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With the growth of supply ecosystems and the proliferation of vulnerability points, companies will have to switch to distributed accounting technology.
The supply chains of companies are becoming increasingly complex in the global and ultra-competitive economic environment. The production of products tends to involve many parts and components created by specialized factories scattered in different parts of the world.
This means that there are a growing number of different actors in supply chains, each with their own technology platforms. This makes supply chains more vulnerable to cyber attacks.
That's why cybercriminals looking for new ways to leverage corporate networks are focusing their attention on privileged access to the network given to the many actors involved in supply chains.
This is a serious risk for businesses. Through a single compromise, supply chain attacks can affect a large number of machines connected to the supply chain. And these attacks can be much more difficult to detect than traditional malware.
The importance of the supply chain
Get a simple product like a sports shoe. Nine or 10 suppliers worldwide could be involved in the creation of materials. These materials could then be shipped to a dozen different factories for processing. So they could be sent to another factory to put the shoe together.
It might seem like a complex supply chain. But it is relatively simple compared to the complexity of sourcing for cars like cars or factory equipment.
Whether it's shoes, cars or factory machinery, these global and multi-player supply chains offer essential efficiencies. But they require all those involved in them to communicate within a central system to avoid problems such as failure to report inventory, unforeseen failure and supply chain fraud.
These types of open supply chain networks make systems highly vulnerable to cyber attacks.
An increase in attacks
At the beginning of this year, Crowdstrike's cybersecurity experts revealed that research suggests that two-thirds of the organizations surveyed suffered an attack on the software supply chain last year. The average cost of an attack was over $ 1.1 million.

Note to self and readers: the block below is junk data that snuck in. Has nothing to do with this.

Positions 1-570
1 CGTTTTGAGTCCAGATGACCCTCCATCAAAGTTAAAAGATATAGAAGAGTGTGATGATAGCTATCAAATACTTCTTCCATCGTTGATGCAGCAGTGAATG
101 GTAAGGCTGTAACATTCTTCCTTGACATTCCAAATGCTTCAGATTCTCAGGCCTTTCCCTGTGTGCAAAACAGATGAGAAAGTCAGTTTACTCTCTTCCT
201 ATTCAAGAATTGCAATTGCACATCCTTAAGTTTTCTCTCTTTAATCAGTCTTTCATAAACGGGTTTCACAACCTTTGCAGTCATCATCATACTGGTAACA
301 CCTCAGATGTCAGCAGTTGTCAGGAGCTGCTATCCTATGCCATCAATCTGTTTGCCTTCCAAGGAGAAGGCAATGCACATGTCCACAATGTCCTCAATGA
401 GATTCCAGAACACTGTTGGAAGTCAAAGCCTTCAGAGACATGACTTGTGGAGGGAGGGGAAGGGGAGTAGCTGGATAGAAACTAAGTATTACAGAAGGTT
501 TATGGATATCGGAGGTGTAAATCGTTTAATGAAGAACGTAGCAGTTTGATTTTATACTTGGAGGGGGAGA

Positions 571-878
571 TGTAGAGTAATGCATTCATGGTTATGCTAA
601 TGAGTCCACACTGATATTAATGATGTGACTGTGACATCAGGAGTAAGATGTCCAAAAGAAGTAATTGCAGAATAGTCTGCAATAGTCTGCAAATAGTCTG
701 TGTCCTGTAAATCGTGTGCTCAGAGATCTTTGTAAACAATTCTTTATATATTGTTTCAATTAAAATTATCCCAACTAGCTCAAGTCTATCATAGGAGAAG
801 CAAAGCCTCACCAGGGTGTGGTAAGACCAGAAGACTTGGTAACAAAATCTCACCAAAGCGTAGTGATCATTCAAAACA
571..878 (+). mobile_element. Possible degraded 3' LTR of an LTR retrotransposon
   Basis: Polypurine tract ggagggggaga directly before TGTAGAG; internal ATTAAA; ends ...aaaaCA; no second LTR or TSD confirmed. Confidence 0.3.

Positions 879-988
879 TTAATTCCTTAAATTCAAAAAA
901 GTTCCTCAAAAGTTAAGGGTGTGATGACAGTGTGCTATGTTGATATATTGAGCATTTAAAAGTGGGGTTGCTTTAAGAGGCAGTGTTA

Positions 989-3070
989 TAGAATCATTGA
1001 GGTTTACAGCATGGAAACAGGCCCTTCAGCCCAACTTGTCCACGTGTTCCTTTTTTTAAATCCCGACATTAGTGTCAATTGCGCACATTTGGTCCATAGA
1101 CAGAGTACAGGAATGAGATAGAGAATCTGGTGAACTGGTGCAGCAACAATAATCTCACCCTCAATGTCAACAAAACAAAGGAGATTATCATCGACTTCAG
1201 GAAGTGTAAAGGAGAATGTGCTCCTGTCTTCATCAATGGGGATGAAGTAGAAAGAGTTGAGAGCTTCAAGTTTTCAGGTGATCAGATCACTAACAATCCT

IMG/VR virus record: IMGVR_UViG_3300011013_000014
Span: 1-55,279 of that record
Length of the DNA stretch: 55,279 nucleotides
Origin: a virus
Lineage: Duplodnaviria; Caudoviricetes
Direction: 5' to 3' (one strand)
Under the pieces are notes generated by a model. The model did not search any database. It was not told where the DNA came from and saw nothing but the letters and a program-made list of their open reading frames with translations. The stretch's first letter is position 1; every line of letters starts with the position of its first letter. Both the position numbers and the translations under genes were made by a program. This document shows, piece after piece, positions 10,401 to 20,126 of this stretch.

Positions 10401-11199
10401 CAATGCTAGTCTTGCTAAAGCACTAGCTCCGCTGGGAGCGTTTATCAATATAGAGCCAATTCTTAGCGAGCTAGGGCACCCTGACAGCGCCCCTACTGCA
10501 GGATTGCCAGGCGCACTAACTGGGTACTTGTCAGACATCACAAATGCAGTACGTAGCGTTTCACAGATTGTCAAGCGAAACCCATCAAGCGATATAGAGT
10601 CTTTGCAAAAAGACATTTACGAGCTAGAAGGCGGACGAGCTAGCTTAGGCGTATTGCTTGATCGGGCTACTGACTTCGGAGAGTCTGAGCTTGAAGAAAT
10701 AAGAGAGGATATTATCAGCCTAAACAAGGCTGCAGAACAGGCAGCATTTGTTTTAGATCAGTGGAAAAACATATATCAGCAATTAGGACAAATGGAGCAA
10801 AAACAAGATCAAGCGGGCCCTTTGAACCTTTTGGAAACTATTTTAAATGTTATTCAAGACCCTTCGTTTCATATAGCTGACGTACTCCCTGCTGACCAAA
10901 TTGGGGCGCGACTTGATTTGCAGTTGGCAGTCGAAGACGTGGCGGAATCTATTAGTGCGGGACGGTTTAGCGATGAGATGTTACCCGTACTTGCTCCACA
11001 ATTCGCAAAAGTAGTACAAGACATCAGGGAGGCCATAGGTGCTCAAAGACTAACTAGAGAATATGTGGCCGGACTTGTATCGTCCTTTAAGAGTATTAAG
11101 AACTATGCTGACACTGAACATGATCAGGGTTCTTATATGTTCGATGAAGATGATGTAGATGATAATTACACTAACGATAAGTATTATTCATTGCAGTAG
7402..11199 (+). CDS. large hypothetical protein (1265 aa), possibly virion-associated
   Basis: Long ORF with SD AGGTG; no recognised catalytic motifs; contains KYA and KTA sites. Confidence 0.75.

In an era of Internet of Things, digital purchasing platforms and automated process automation, vulnerabilities will continue to proliferate.
But organizations are held back by developing robust security strategies due to the time and costs involved in auditing suppliers and third parties. According to the Crowdstrike report, 90% of companies agreed that security is critical when making supplier decisions, but only 37% said they were able to control everyone.
So what should companies do? How can they ensure that each member of the supply chain has the IT tools and protection to defend against attacks?
Blockchain technology helps prevent and contain attacks
Instead of continually patching old security systems, blockchain technology offers companies a way to create protection in the supply chain by design, while simplifying supply chain processes. Blockchain is a non-editable and practically inaccessible transaction log. New information can be written to the blockchain, but previous information (stored in what is known as blocks) can not be adjusted. Every single block (or piece of data) added to the chain is assigned an encrypted identity.
Encryption effectively links the contents of each block you just added to each previous block. So any change to the contents of a previous block on a chain would invalidate the data in all the blocks after it.
Blockchains work in almost sterile environments. The only way to get data on them is through the chain itself. So it is highly unlikely that a cyber attack will work. And if they ever did, it would leave clues that would date back to the attacker.
This means that the number of stakeholders involved in a blockchain-based supply chain would not really be relevant from a security point of view. There would be no more weak links if everyone worked through the same blockchain.